Tuesday, September 25, 2012

Author Bites - Sean Beaudoin on All Things Rotting

Sean sure knows how to rock out with his cocks out.  He's made this chicken funky since I started reading his epic mind-fuckery years ago.  His most recent incarnation of a literary acid trip, THE INFECTS, had no less of an effect than previous works but I noticed some differences.  I had to ask Sean about them and he even answered.  I'm the luckiest little fangirl ever.  Fried chicken, zombies and Sean Beaudoin make for an insane combination.  If you haven't read THE INFECTS yet be sure you do.  It's available today and I'm pretty sure it'll make you boycott all forms of fried chicken, not just the homophobic kind.  Thanks for stopping by, Sean!

What made you decide to mutate your zombies, make them, for a lack of better words, evolve? 

What is it about the human brain that we always have to envision ourselves at the height of culture and physiological development? The Sumerians thought they had the best religion, political system, and literature in the history of the world. And five thousand years ago, they were right. The Romans were right too, until the Goths sacked them into submission. France was right at the time of Louis the XVI, the Germans were right at the time of Weimar, and we’ve been right in 1776, 1876, and 1976. The thing is, we have no clue not only who we’re going to be, but what we’re going to be in 2076. Or if we’re going to be at all. In three hundred years we may all have insect wings, or be disembodied heads floating in vats of saline and electrolytes. Or we may devolve and live underground like voles. I guess my point is that all of us becoming zombies seems as likely an outcome as any other. Why would zombiedom necessarily be a step backward?

THE INFECTS appears to be tamer in terms of your usual mind-fuckery.  Is this just me or have you toned it down a tad when compared against FADE TO BLUE or WESLEY PAYNE?  

Well, if there’s any toning down it wasn’t a conscious choice. I think zombies inherently bring a lot of blown minds to the table without needing to be larded with the metaphysic or overly conceptual. On the other hand, maybe the mean nurse on the ward has started to palm my medication and sell it in the alley out back.

Is there really a not-so-subtle and nominally serious bit of commentary on America's fast food nation and the over-production of meat a la Perdue and Tyson in your book or am I simply having a stroke? 

You are having a stroke. And your response in the first three minutes is vital to your future quality of life. Here is what I suggest: locate a salt shaker and immediately swallow the entire contents. Next, cook and eat several steaks and then down an entire jar of peanut butter with a spoon. Finally, change into some sweats and watch a Million Dollar Listing marathon on Bravo.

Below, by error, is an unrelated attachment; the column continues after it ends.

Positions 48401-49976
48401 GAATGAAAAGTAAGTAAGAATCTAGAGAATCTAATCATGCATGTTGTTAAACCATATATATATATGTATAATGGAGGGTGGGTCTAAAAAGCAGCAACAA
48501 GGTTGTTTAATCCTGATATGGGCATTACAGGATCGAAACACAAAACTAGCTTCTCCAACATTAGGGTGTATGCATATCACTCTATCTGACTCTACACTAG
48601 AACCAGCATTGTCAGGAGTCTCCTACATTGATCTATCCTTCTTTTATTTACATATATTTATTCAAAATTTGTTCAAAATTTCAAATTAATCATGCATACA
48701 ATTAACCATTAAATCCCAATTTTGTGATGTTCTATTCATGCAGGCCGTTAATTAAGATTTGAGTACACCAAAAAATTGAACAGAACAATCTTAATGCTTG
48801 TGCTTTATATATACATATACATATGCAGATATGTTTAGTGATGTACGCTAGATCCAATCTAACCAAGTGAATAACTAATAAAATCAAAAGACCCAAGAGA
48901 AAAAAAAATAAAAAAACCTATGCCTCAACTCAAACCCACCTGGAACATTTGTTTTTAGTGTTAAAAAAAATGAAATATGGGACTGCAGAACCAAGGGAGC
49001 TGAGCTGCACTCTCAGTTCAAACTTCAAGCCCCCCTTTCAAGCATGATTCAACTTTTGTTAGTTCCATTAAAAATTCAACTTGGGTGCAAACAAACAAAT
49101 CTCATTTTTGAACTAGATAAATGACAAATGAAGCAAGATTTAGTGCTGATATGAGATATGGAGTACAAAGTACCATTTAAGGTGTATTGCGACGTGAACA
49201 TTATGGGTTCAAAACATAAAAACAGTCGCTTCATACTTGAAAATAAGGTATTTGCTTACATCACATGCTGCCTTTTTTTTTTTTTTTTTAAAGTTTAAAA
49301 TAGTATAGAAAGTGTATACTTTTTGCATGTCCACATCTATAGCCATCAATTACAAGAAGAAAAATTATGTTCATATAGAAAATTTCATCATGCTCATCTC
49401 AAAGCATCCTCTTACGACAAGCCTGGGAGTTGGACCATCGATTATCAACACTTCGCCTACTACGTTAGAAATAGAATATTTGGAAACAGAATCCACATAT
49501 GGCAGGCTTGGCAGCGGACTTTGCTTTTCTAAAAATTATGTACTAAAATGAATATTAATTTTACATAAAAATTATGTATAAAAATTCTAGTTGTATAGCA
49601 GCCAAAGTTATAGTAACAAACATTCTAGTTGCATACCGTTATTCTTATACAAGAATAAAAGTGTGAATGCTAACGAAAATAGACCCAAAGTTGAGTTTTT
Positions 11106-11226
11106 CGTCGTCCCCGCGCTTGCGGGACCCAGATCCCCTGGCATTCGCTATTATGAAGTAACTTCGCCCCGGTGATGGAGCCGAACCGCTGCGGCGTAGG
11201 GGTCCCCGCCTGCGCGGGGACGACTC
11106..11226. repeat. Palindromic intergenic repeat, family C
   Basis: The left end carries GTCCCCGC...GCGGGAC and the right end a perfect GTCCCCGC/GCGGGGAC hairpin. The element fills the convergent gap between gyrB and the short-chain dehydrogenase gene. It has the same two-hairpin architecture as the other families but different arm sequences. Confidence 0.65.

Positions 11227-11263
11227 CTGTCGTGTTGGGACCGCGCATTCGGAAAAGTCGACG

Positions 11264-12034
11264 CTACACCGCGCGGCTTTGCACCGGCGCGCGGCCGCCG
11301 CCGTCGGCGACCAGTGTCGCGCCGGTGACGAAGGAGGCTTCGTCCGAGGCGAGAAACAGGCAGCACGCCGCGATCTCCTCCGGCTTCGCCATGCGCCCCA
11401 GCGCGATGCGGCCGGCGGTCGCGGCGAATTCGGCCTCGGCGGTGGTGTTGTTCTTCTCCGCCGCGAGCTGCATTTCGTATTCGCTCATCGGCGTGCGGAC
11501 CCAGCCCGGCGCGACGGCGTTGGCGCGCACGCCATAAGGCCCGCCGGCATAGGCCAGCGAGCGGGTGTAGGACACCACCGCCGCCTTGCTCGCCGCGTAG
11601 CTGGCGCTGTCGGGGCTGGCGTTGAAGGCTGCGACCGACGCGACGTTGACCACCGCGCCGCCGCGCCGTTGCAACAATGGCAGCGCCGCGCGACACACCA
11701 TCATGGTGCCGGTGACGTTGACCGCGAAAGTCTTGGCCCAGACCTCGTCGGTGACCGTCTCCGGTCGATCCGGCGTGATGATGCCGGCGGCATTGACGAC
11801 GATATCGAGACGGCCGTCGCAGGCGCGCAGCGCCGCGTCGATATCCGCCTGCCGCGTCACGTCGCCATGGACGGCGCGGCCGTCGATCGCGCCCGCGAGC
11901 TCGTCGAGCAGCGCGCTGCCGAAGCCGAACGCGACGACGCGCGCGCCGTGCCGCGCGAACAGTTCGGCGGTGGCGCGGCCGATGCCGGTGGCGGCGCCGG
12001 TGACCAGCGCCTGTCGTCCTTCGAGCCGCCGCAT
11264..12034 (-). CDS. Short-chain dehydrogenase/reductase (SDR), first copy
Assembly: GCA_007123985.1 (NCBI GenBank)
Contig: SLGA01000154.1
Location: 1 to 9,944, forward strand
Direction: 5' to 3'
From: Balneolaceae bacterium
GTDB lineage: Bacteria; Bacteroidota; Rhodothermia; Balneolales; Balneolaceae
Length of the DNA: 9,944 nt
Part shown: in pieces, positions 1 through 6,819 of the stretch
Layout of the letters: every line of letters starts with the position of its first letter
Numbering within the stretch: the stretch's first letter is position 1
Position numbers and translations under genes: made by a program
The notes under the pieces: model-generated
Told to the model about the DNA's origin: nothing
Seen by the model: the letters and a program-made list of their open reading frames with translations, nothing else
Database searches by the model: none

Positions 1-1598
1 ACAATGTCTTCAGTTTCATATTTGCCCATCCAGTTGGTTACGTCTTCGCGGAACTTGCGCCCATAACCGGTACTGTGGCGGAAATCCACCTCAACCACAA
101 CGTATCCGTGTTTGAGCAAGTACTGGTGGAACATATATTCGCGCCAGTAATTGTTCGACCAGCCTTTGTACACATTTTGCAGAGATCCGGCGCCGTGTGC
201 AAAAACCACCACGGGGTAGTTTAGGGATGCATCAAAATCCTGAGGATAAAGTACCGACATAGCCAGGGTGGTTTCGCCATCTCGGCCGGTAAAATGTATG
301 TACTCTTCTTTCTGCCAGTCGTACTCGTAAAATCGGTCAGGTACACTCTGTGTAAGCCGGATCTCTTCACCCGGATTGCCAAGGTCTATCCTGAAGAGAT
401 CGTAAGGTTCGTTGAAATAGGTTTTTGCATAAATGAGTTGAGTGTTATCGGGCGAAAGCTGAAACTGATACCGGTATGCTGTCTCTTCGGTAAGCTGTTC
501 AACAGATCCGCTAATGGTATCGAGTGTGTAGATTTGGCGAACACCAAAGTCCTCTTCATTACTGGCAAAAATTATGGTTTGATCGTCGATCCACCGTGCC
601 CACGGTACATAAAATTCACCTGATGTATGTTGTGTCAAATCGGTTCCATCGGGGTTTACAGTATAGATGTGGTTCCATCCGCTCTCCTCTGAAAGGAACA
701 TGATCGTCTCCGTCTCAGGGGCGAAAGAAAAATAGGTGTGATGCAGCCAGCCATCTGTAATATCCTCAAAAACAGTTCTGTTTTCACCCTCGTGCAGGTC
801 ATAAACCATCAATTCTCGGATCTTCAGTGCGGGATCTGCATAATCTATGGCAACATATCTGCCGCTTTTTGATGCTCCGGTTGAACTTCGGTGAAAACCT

The end of THE INFECTS leaves a few doors open.  Have you fallen into the pit of YA series or are you just a horrible, horrible tease? 

I haven’t decided yet if I’m going to write an Infects sequel. I guess the sales numbers will let me know if I need to. The end does sort of leave it wide open for another book, but it really wasn’t as intentional as it might seem. Since I’m such a famous and powerful author, I was able to work into my contract that I have the option of whether or not to continue the Nero saga. In the meantime, my next book is a punk rock diary called Wise Young Fool that will be out August 2013, and it has zero zombie content. 

If you could draft your favorite zombie writer into your evolving zombie army, who would it be and why?  Would you want to collaborate with him or her (in zombie form, of course)?

My favorite zombie writer is Jonathan Franzen. I definitely want to go (zombie) bird watching with him, but I don’t know about writing a book together. I guess if Oprah is into it, I’m in.

Discuss, in a short paragraph, your feelings regarding SEAN OF THE DEAD.

You are speaking, I take it, of the one-man rock opera that I wrote and performed for my extended family in my grandmother’s living room when I was twelve?

Or do you mean Shaun of the Dead? I dug that movie. Like all of the best zombie fare, it was amusing without really trying too hard to be.

What's your favorite artery-clogging fast food joint and has your own book made you shy away from it a bit more as of late?

Fast food freaks me out. I literally haven’t eaten McDonalds since 1986. My abstention is not so much political in nature--although I’m sympathetic to that line of thinking--as it is that factory scale meat processing strikes me as hallucinatory and demented. To be able to sit down and eat a Quarter Pounder with bacon and cheese you simply can’t allow yourself to ponder the steps required for it to arrive boxed and steaming in front of you. I wanted readers to think about that just a little bit, without being preachy. Personally, I’d always rather hear a good chicken-anus joke than listen to a lecture. And the bottom line is that people are going to eat what tastes good to them, regardless. But so are zombies. And, as we all know, zombies mostly prefer sweaty, alienated teenagers.

Brains or intestines? 

I’ve had sweetbreads before and I’ve always found them to be slick and unpleasant. They taste like debauchery. Or maybe they just taste like death. On the other hand, I’ve enjoyed tripe tacos in Mexico a number of times. It helps to have had some tequila. So, I’m going with intestines. Hands down. 

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